It's been a crazy week. Since I last wrote, Donald Trump has been sworn in as President, record crowds gathered in cities across the world in support of women, and I spent a week holed up working on new songs with the Mike "Landy" Landolt at his studio in Columbus. It's baffling how fast the world is changing, and with that, songs that were written one or two years ago for Digisaurus have taken on a whole new context as we've been working on them. They're sounding darker, more aggressive and faster paced. There's a sense of urgency and resistance taking over. While some of it feels preemptive, yielding to those emotions doesn't seem like such a terrible idea either.

Before I dive into things, I do want to say how proud I am to know so many people who are standing up for what they believe in and recognize the struggle that so many people in this country face. As I'm writing this, Donald Trump is arriving in Philadelphia to meet GOP leaders for a retreat at the Loews hotel (seriously, only he would hold a retreat at a luxury hotel in the middle of a major city.) With the presence of a Trump presidency weighing down on myself and others, I wanted to explore something I read about this week in regards to the arts. While you may be expecting something about Trump's proposed budget cuts to arts and humanities programs, this is about something more important and pressing: U2 scrapping their new album in the wake of Trump's election.

In an interview with Rolling Stone earlier this month, U2 guitarist, The Edge, detailed how the band finished up a new album, Songs of Experience, in the middle of 2016. Release plans were in motion, but then Trump was elected President. As a result, U2 decided to delay the album’s release indefinitely. The Edge had this to say in the interview: "We just went, 'Hold on a second – we've got to give ourselves a moment to think about this record and about how it relates to what's going on in the world.' That's because it was written mostly, I mean, 80 percent of it was started before 2016, but most of it was written in the early part of 2016, and now, as I think you'd agree, the world is a different place."

My emphasis on the importance of a new U2 album should be taken with a healthy dose of sarcasm. However, I did find the whole sentiment quite relatable. Having just been in the studio working on songs started pre-election, I was lucky (well, lucky as a songwriter...unlucky as a human) to be at a point in the process where it was easy for me to re-frame their context and breathe a different life into them. Hell, I needed to do that just to get excited about recording them. And even though I feel indifferent about U2, I think they've definitely earned the right to take as long as they want to write, re-frame, and hone an album until they think it portrays the statement they want to make. If we're being honest, it's about time they did that given what they've put out over the past decade.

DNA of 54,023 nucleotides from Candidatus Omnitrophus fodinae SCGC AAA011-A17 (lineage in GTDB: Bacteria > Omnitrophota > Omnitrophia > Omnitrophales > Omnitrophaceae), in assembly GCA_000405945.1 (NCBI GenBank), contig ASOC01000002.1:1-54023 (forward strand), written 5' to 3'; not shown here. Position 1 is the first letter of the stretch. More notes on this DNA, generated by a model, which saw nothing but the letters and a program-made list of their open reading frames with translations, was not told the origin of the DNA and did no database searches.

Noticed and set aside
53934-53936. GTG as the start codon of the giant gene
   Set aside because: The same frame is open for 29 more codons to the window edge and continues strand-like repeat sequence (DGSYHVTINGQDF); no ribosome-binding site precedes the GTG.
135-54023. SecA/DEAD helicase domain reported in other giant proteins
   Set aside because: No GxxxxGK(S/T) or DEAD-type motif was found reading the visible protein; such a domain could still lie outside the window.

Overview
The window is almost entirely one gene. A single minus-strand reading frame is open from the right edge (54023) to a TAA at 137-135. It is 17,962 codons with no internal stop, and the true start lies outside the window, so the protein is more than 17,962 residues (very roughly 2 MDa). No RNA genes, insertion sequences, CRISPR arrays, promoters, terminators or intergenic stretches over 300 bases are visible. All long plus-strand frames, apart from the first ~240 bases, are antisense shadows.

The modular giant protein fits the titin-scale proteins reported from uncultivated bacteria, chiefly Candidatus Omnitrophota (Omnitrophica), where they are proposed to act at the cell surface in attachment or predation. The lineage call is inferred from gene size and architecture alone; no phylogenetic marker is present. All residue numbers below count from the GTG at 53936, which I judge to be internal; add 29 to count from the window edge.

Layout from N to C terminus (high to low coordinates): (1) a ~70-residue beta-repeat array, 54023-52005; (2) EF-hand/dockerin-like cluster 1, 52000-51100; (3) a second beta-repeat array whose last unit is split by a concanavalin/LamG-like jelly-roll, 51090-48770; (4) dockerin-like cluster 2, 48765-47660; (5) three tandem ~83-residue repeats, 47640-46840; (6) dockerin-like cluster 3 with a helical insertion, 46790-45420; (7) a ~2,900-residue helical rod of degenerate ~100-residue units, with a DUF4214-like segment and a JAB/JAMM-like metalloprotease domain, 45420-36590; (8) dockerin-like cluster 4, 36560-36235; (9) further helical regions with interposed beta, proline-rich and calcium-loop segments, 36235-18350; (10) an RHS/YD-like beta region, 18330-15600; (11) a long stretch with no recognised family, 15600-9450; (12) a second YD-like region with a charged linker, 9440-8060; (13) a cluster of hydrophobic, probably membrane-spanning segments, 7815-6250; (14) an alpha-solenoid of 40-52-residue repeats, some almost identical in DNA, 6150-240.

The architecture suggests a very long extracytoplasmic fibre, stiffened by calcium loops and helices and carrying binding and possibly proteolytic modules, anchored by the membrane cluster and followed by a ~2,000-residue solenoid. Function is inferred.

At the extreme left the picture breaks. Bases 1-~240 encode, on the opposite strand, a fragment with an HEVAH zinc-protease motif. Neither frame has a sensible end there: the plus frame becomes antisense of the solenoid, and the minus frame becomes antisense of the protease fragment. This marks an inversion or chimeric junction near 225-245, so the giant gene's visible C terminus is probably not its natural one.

However, not everyone agrees. When listening to the CD Baby DIY Musicians Podcast on my way back from Columbus, hosts Kevin Bruenner and Chris Bolton expressed complete frustration at the decision. I think they might like U2 quite a bit more than myself, and they come to their conclusion more as fans and quasi industry analysts: The album's recorded and done. U2 should put it out. If their philosophy is the times must match the context of a record, and given how much lead time U2 typically has between record completion and release, how will they ever be in a position to release new music? Music = relevance. If you can't release new music, you're no longer relevant. U2 is copping out and basically admitting to a lack of relevance. 

The argument's go deeper on the industry side, and you can check out the episode here. So what do you think? If your favorite band was in a similar situation, would you want them to release the album? Is that an album you'd even want to hear right now? If you're an artist, do you think you could stomach promoting and touring a record that you wrote pre-election while knowing the world is such a different place? Let me know in the comments below, Facebook or Twitter, and I'll revisit this next week. 

Picture: Helge Øverås

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